wo days before the tenth anniversary of the largest-ever terrorist attack so far on American soil, the September 11, 2001, hijackings that led to the deaths of 2,977 innocents, Senator Joseph Lieberman, Independent-Democrat of Connecticut, sits in his office calmly conversing with a visitor.
Forget his Sunday schedule of many television interviews related to his work as chair of the Senate’s Homeland Security Committee. Forget the classified briefing he was about to receive on potential September 11 anniversary-related terrorist threats. Forget the many demands on the time and attention of a member of one of the world’s most exclusive “clubs,” as the United States Senate has been called.
Instead, one source of Lieberman’s calm is the approach—about eight hours after our meeting—of the weekly day of rest known as the Sabbath. An Orthodox Jewish believer, Lieberman—with the exception of issues involving the preservation or saving of a life—will not vote in the Senate on the Sabbath; if he either goes home after sundown Friday or has to be on the Senate floor during Sabbath hours, he’ll walk to and from his home in the Georgetown neighborhood of Washington, D.C., usually accompanied by U.S. Capitol Police officers as bodyguards.
When he became the first Jewish-American to run on a national political ticket—he was then-vice president Al Gore’s running mate in 2000—he did not campaign on the Sabbath, something he’s maintained throughout his political career. Lieberman’s running mate, the Tennessean who at one point was a student at Vanderbilt University Divinity School, was “very understanding” of Lieberman’s Sabbath commitment, the senator said. In fact, the Gores celebrated Sabbath with Lieberman and his wife, Hadassah, more than once after the campaign ended.
Such dedication is not often seen in the halls of Congress. The sixty-third chaplain of the United States Senate, Barry C. Black (USN Ret.), is a Seventh-day Adventist, and in the House of Representatives, Representatives Roscoe Bartlett (R-Md.) and Sheila Jackson-Lee (D-Tex.) are church members. But among many of his colleagues, including some of his Jewish brethren, Lieberman stands almost alone in his dedication to keeping the Sabbath day holy, as Scripture commands (Ex. 20:8-11).
A Message for Today
Lieberman, referencing famed Rabbi Abraham Joshua Heschel, calls the day “a sanctuary in time.” He said the Sabbath “began as a command, but it really is a gift.”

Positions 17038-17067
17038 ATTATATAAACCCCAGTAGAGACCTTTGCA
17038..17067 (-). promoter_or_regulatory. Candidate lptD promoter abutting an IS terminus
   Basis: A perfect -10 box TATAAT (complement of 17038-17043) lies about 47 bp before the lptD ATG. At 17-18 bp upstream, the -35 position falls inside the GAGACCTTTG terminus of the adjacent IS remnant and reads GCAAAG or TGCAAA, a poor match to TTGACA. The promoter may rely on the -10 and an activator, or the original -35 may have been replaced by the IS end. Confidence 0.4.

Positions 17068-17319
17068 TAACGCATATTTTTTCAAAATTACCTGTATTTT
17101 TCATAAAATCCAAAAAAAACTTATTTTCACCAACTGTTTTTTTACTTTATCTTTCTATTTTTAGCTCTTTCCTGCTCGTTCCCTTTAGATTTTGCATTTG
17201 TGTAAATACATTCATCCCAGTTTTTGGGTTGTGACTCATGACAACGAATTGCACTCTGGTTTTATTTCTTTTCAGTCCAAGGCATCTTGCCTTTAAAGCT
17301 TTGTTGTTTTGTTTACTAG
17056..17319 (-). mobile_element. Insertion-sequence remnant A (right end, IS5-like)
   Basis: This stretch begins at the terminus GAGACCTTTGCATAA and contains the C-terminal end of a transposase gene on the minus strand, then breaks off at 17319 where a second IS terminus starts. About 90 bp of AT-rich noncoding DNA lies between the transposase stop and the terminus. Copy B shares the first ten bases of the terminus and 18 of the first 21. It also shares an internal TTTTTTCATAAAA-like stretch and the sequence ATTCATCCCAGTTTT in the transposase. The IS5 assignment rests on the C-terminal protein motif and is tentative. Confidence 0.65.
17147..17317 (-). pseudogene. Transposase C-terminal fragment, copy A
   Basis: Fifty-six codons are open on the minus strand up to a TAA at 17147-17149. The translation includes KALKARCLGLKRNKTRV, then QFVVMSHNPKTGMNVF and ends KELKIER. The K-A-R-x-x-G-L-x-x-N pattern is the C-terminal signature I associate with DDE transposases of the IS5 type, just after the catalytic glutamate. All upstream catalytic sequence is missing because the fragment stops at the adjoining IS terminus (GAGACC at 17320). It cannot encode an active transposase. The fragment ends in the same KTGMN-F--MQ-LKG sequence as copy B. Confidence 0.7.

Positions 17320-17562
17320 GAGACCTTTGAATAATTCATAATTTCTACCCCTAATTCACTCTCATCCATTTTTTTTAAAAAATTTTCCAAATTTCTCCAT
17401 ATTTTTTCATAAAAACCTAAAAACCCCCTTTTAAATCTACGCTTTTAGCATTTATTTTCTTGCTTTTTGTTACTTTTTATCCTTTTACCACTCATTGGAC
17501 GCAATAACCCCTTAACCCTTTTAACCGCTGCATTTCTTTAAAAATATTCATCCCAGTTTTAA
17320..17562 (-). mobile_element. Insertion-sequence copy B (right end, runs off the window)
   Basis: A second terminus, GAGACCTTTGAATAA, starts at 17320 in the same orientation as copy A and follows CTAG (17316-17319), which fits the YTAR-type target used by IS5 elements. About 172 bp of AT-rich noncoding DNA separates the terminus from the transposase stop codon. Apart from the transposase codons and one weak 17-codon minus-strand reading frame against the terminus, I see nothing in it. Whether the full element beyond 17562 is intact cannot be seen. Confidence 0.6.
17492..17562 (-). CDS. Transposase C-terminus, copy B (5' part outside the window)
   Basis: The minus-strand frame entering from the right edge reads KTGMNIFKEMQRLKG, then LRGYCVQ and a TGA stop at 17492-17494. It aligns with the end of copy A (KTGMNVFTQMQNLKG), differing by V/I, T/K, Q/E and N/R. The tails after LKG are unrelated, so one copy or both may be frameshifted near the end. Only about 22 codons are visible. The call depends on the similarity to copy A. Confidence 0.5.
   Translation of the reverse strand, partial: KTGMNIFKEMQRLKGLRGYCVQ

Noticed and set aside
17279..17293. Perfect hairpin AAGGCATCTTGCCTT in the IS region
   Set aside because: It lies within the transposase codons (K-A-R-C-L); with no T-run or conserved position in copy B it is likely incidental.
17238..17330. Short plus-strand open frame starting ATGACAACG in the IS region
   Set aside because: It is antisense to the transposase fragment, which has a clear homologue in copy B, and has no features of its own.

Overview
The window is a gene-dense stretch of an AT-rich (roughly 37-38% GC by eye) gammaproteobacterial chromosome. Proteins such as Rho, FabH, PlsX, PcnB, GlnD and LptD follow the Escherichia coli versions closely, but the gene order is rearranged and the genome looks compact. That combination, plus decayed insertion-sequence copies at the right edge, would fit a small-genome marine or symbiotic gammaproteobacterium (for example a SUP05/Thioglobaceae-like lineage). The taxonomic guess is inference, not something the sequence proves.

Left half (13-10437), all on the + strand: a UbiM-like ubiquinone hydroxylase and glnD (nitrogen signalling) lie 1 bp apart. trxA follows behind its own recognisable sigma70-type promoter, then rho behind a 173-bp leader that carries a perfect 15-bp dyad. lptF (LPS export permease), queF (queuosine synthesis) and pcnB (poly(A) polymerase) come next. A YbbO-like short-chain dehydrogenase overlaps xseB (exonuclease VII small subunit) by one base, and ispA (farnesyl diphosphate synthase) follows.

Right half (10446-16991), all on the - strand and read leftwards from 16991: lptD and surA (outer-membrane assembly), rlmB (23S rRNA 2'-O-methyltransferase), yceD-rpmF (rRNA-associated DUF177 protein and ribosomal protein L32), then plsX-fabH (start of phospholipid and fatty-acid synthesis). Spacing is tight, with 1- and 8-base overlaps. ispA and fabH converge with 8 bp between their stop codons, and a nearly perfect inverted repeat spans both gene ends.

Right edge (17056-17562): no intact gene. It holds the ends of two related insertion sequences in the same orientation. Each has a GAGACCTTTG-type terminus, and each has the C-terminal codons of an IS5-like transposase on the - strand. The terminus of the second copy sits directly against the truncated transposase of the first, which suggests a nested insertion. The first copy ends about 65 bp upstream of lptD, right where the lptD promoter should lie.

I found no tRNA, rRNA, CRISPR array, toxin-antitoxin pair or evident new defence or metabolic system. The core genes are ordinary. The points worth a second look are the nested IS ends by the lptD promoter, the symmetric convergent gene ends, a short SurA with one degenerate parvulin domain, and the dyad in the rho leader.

That view—of the Bible Sabbath as a gift from a loving God to all creation—suffused our conversation. Over the summer Lieberman published The Gift of Rest: Rediscovering the Beauty of the Sabbath
(Howard Books), a volume that has been endorsed by figures as diverse as Cecil O. Samuelson, president of Brigham Young University, and Archbishop Timothy Dolan, leader of the Roman Catholic Church in New York City.
Book industry leader Publishers Weekly
declared: “This deeply sincere and highly readable composition is certain to help people rethink their concept of Sabbath and prod them to rest.”
Lieberman said his rabbi “pushed” him to write the book, curiously enough the seventh volume he’s published, the senator noted with a smile. He said he is familiar with the Seventh-day Adventist understanding of the Sabbath, and sees that there would be understanding by Adventists of his position. He’s discussed Sabbath matters with Chaplain Black, who is the first Adventist to serve as Senate chaplain.
Asked why the Sabbath is important, he responded, “How is it not important? That day reminds me of the opportunities and responsibilities I have in the other six days.” He added that the Sabbath commandment includes the directive “six days you shall labor and do all your work” (Ex. 20:9). And indeed, Lieberman’s book includes a chapter on attitudes toward work during those six days.
Lieberman thinks that observance of the Sabbath, while not a point in his book, might help some in political circles to lower the tone of rhetoric seen in today’s overheated environment.
The Sabbath, he said, “encourages humility” by making people disconnect from the normal routine. “If the world needs to find you, it will find you,” he said, adding that “one of the things [about Sabbath] is that it gets you off the treadmill.” And by taking time for family, a worship community, and nature, “you hear things you don’t hear otherwise.”
This promotion of the Sabbath is a far cry from the legislative actions of another, much earlier, senator from the northeastern United States, H. W. Blair of New Hampshire. It was Blair, in 1888 and several subsequent years, who introduced a “national Sunday law,” calling for Americans to respect the first day of the week as a day of rest. Blair’s bills died in committee, but his actions were enough to galvanize the leaders of the Seventh-day Adventist Church to begin work on religious liberty that continues today.
Returning to the Creation question, Lieberman said he wasn’t at all concerned about politicians expressing their beliefs, as several potential Republican 2012 presidential contenders have. However, he said, affirmations of faith must stop at any attempt to breach the establishment clause of the First Amendment to the Constitution, which prohibits the creation of a “state religion.”
Mark A. Kellner is news editor of
Adventist Review and
Adventist World magazines [Photo: Astrid Riecken]. This article was published November 10, 2011.